Commentary

Tears & Cheers: NBC Sets The Field For A Night Of Consumer Talk

If we can predict anything about Super Bowl Sunday, it’s that tears will be shed — and we don’t mean by football fans (although that may be true, too). Why? The next episode of NBC’s hit show, “This is Us,” is scheduled to air right after the Super Bowl, and with a much-anticipated conclusion to a key storyline.

But we’re confident in making another prediction. This intriguing pairing — the most popular event on television followed by one of the season’s biggest TV shows — will increase consumer conversations about both events and any advertising that appears during these time slots. NBC and its advertisers are likely to be cheering, not crying, by the end of the night.

Beyond the obvious benefit of boosting viewership for both the Super Bowl and “This Is Us,” here’s why this pairing works so well: Families and friends will be watching the game and the show together. We know from our research that co-viewing increases consumer conversations about brands, and essentially, advertisers on both shows will be getting a two-for-one deal.

This particular partnership is pure creative genius and designed to spark talk. As “This Is Us” fans know all too well, football is a big part of the Pearson family lore. They’re huge Steeler fans, and Super Bowl Sunday was a family Event (with a capital E) even before patriarch Jack died‚ and tragically more so after. To have this particular show, which focuses on a Super Bowl Sunday of significance in the Pearson family history, run just after the big game in real life is a perfect alignment of stars. 

We’ve written before about how co-viewing of television is an often under-appreciated opportunity to give consumers something to talk about and how advertising should be designed to leverage such events to prompt conversation. This pairing is a prime example of that strategy.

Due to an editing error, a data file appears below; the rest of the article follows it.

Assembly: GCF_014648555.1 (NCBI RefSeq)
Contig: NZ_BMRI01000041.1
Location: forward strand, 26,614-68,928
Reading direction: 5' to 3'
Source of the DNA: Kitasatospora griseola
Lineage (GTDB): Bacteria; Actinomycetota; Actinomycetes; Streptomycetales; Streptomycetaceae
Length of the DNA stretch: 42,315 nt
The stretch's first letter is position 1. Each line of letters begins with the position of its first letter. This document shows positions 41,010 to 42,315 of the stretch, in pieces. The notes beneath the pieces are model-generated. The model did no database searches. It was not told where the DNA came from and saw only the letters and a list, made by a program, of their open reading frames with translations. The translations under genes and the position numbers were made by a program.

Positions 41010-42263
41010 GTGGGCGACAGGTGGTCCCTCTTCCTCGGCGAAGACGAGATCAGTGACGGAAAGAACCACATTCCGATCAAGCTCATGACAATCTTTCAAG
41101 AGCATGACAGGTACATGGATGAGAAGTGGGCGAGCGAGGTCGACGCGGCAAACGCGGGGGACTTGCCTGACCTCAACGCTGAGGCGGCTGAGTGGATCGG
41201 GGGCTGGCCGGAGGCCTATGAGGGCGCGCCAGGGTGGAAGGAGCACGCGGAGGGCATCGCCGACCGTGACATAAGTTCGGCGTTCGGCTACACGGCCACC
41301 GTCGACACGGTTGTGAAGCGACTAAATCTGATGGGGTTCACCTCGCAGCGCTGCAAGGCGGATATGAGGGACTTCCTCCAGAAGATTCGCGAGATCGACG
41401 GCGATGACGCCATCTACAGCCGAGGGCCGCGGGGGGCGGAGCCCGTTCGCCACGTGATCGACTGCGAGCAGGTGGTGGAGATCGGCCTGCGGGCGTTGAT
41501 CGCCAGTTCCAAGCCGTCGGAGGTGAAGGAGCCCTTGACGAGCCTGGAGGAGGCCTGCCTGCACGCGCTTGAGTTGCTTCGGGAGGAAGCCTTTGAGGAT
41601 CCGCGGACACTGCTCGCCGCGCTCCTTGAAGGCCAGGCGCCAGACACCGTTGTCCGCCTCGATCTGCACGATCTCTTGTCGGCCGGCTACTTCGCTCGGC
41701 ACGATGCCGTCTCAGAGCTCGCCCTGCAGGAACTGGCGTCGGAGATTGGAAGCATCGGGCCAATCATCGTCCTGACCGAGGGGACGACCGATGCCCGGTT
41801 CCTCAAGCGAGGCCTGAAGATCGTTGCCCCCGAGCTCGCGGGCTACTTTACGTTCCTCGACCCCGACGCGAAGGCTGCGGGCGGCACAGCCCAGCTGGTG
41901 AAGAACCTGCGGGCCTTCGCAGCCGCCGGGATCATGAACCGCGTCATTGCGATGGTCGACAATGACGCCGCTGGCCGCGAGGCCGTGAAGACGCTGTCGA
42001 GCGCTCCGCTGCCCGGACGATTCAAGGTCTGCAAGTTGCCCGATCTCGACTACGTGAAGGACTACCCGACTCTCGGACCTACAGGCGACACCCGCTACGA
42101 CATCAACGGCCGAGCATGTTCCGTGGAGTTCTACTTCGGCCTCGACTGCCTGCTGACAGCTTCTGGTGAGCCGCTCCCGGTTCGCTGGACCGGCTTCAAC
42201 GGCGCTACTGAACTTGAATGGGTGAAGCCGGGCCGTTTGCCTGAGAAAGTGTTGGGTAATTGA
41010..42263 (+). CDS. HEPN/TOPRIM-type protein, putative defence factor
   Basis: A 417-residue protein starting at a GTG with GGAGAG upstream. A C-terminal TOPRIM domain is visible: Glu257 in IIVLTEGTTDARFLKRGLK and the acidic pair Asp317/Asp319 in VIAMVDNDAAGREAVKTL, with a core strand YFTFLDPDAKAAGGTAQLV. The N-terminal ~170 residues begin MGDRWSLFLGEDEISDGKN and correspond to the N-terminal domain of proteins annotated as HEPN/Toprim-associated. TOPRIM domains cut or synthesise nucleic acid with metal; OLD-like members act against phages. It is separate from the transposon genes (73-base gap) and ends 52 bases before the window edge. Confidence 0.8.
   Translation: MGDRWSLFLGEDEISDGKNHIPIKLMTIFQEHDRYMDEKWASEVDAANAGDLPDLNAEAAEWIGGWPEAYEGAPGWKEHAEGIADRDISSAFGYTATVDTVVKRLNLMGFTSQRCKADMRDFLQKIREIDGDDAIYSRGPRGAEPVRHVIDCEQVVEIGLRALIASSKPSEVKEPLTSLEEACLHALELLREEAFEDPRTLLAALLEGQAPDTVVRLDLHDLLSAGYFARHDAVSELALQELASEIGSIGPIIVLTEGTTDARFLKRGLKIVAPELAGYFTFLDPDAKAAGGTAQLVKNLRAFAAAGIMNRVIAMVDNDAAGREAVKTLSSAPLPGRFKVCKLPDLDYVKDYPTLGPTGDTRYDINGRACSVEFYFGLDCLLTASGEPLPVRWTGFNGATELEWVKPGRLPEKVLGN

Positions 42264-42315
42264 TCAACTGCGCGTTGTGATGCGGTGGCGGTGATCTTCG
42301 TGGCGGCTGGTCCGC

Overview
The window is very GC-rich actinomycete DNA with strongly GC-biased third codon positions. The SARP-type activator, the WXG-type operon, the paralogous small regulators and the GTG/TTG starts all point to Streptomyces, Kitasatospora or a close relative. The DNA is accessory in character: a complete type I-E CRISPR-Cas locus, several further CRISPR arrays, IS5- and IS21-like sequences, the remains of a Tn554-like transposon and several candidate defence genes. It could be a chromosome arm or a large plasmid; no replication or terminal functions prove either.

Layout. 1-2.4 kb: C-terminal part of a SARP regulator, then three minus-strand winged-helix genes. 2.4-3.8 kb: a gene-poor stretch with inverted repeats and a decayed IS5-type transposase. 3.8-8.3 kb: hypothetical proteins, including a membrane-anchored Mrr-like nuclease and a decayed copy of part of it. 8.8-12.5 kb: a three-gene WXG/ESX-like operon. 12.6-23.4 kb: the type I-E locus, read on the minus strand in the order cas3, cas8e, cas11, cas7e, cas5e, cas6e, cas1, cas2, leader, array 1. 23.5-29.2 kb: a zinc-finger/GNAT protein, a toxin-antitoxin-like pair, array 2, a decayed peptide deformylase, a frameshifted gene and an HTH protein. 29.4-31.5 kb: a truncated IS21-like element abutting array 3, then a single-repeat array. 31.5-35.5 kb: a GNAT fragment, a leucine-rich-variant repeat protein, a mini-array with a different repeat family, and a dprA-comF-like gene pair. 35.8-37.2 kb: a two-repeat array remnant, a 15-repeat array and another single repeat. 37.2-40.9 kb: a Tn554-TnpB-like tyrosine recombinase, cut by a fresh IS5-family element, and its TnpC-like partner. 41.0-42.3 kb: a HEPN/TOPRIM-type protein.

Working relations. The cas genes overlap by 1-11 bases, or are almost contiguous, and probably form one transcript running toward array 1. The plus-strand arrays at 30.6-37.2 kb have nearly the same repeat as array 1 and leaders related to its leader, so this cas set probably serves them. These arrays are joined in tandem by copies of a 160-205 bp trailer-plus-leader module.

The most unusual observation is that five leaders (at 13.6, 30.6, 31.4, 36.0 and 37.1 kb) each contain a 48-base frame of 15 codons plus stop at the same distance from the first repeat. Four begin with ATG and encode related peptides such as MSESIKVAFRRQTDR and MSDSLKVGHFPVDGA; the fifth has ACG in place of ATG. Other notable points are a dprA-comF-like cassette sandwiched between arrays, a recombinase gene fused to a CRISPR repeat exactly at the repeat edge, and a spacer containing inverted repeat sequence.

As the most-watched sporting event of the year in the U.S., it’s not surprising that the Super Bowl is consistently, and by far, the most talked-about sports final of any sports league or tournament. Last year, it drove eight times more conversation in February than March Madness did in March, and five times the number of conversations as the World Series had in both October and November combined.

Though it doesn’t attract the hundred-million-plus viewers that the Super Bowl does, “This is Us” stands out for the number of consumer conversations it sparks. The Fall premiere was the most talked-about in NBC’s lineup. With more than 10 million word-of-mouth (WOM) impressions each week during its first month of episodes in 2017, it peaked at 14 million WOM impressions in one week alone. What’s more, the most recent episode of “This Is Us” set a record as the series’s most-watched episode for delayed views, with a total viewership of 14.76 million.

If there’s any doubt that running an advertising campaign on this night would be a success, consider the experience of State Farm. The insurance company partnered with “This Is Us” on an ad campaign in January. It created three 30-second spots in the same style of the popular show and even enlisted one of the actors for the voiceover. The partnership was a savvy alignment of brand and vehicle. Not only did State Farm tap into the emotional feel of the show, it also understood that the show’s audience is a great fit for the brand. In fact, “This is Us” viewers are about 30% more likely to talk about State Farm than the average American, according to our data. Results of the campaign aren’t out yet, but the strategy seems right on target.

As for Super Bowl Sunday, NBC has set the field for a night of consumer conversations. We’ll know right away which team is getting Super Bowl rings, but it will take a few weeks to understand who are the real winners are. We’re betting on a lot of buzz — and some big winners.

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